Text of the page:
Wells Fargo responds to Vikings "photo-bomb" suit

Wells Fargo to Vikings: Our signs are just fine


The Vikings’ position “belies common sense and the purpose of the signage. A sign is made to be seen,” according to the response signed by Lindquist & Vennum lawyers Christopher Grote and Brian Freeman.

The response notes the Vikings’ claim that “raised lettering and illumination of the signage irreparably injures them somehow by distracting from the image of the new stadium.” Wells Fargo’s attorneys call that a “never-before-recognized form of irreparable injury.”

The argument revolves around two signs, 56 feet by 56 feet, on the rooftops of the two 17-story towers. The red-and-gold signs have “Wells Fargo” in letters raised about 1-1/2 feet above the roof surface. The signs have not yet been lighted.

At the heart of the dispute is the multimillion dollar issue of branding. U.S. Bank has paid the Vikings undisclosed millions to put its name on the new stadium to promote the brand in widely broadcast events, including the 2018 Super Bowl. While U.S. Bank isn’t a party to the legal dispute, the Vikings presumably want to protect the value of the naming rights. The Vikings claim the signs would permanently “photo-bomb” the image of “iconic” U.S. Bank Stadium, which they emphasize is a public investment to be protected.
Comment: Full 39 page response here.


  1. The original Vikings complaint is here

    Background in this article

  2. Update: Judge: Wells Fargo Can Keep Signs Near U.S. Bank Stadium:

    A federal judge has denied the Minnesota Vikings’ request for a preliminary injunction that would have forced Wells Fargo to remove or cover two rooftop signs near the new stadium.

    In an order filed Thursday, U.S. District Judge Donovan Frank says the group overseeing the stadium construction hasn’t shown that it would suffer irreparable harm if an injunction wasn’t granted. Frank ordered the case to be scheduled for trial and possible settlement talks.

  3. Update: Minnesota Vikings, Wells Fargo ordered to settlement conference about alleged photo-bombing signs:

    A federal judge has ordered the Minnesota Vikings and Wells Fargo into an April 26 settlement conference in their dispute over the bank’s placement of signs on their two new bank towers near U.S. Bank Stadium.

    U.S. Magistrate Janie Mayeron issued an order Wednesday telling both sides to show up with full negotiating power and be prepared to work into the night. The case is on an expedited track.

    The lawyers who “will actually try the case” and “each party, armed with full settlement authority” must be present at the settlement conference, Mayeron said in a two-page order setting the date.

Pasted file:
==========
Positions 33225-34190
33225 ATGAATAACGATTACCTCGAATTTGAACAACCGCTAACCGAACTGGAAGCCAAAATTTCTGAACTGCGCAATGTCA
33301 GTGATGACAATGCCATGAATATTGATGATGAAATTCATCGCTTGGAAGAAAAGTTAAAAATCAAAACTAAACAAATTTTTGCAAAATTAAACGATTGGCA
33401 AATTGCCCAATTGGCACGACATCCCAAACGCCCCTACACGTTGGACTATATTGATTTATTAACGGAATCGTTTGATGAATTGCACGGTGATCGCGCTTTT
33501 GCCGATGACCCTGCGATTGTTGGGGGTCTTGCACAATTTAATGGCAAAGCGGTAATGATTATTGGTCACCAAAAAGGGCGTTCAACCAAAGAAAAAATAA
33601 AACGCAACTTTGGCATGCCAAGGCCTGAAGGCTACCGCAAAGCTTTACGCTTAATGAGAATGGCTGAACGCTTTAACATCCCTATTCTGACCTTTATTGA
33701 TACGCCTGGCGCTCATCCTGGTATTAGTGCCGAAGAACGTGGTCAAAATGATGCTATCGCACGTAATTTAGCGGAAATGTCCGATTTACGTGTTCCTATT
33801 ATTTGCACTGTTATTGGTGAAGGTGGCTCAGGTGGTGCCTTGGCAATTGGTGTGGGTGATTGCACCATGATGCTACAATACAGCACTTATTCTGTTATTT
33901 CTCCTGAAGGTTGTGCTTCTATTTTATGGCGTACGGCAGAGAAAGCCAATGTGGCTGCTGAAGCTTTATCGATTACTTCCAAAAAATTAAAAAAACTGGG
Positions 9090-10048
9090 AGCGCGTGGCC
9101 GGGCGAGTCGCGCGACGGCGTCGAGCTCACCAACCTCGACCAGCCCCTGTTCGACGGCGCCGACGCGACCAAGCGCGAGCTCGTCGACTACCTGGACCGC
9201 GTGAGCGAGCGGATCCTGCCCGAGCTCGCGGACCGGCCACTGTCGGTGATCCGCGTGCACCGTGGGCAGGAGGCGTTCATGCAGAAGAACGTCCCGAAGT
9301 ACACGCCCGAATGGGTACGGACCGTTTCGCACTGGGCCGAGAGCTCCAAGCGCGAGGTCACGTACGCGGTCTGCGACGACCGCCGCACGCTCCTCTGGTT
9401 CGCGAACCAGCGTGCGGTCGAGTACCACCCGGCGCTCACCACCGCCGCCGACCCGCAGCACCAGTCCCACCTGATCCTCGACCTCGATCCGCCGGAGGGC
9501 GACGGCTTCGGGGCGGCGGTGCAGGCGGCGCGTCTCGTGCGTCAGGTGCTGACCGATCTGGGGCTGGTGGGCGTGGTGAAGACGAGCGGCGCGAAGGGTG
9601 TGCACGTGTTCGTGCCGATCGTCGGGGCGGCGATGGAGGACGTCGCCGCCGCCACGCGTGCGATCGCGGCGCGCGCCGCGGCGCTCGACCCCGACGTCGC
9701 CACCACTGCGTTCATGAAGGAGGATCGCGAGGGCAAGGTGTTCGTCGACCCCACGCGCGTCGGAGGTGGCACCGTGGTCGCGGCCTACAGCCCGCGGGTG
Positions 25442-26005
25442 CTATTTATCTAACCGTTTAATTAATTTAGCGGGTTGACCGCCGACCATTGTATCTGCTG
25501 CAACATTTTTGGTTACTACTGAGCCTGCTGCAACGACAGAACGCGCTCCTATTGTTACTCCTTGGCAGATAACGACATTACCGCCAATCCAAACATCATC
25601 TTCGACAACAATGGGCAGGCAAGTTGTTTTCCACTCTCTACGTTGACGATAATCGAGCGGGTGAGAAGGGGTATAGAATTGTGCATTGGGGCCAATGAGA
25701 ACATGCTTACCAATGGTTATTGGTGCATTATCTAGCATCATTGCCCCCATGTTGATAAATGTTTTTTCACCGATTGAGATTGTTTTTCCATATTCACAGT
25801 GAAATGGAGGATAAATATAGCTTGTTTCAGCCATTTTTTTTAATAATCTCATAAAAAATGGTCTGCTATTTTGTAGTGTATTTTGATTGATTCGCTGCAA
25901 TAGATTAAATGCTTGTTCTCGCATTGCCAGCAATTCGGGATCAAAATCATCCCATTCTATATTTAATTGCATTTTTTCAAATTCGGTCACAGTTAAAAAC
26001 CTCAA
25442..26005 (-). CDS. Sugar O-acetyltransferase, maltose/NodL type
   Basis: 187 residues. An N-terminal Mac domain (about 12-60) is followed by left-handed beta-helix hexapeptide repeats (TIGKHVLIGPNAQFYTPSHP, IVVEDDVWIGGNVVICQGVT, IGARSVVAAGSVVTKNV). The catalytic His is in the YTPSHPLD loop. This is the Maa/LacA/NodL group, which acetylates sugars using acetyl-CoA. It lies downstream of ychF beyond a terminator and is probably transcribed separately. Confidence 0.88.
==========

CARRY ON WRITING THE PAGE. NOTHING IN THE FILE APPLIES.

“This means each party must attend through a person who has the power to change that party’s settlement posture during the course of the conference,” she wrote.

  4. Results: Vikings win legal fight with Wells Fargo over rooftop signs - Judge tells Wells Fargo to take down the mounted rooftop signs, pay legal fees for Minnesota Vikings. :

    The Minnesota Vikings won a resounding victory over Wells Fargo in a dispute over signs near the new U.S. Bank Stadium.

    U.S. District Judge Donovan Frank gave Wells Fargo 30 days to remove elevated signs from the rooftops of two 17-story office towers near the Vikings’ new home. Frank ordered Wells Fargo to pay the team’s legal fees stemming from the dispute, saying that Wells Fargo had breached a contract.

    Frank found that the bank had violated a two-year agreement with the team regarding the types of signs on the rooftop of the new Wells Fargo buildings. The Vikings said the pact required the signs be flush with the rooftops. Instead, late last year, Wells Fargo installed red-and-yellow signs that were elevated several feet.

  5. Settlement: In settlement, Vikings allow Wells Fargo to keep elevated signs on rooftops near stadium -
    Wells Fargo will be allowed to keep its signs near new stadium, as long as the lights stay off.

    Don't let it be said the Vikings are sore losers.

    In a mostly confidential settlement filed Tuesday in U.S. District Court, the team allowed Wells Fargo to keep elevated but not illuminated signs on the rooftops of two office buildings adjacent to U.S. Bank Stadium in Minneapolis.

    The agreement followed months of negotiations, dozens of legal filings and several hearings in front of U.S. District Judge Donovan Frank.

    "We're pleased that as two prominent Minnesota brands and community leaders we've reached a resolution that's in the best interests of both parties," said Lester Bagley, Vikings vice president.

    A Wells Fargo spokesman didn't respond to a request for comment.

    It's a resolution seemingly at odds with prior actions. The Vikings escalated the dispute when it took Wells Fargo to court late last year. The team accused Wells Fargo of attempting to photo-bomb the image of U.S. Bank stadium that would be broadcast around the world, especially during the Super Bowl in February 2018.


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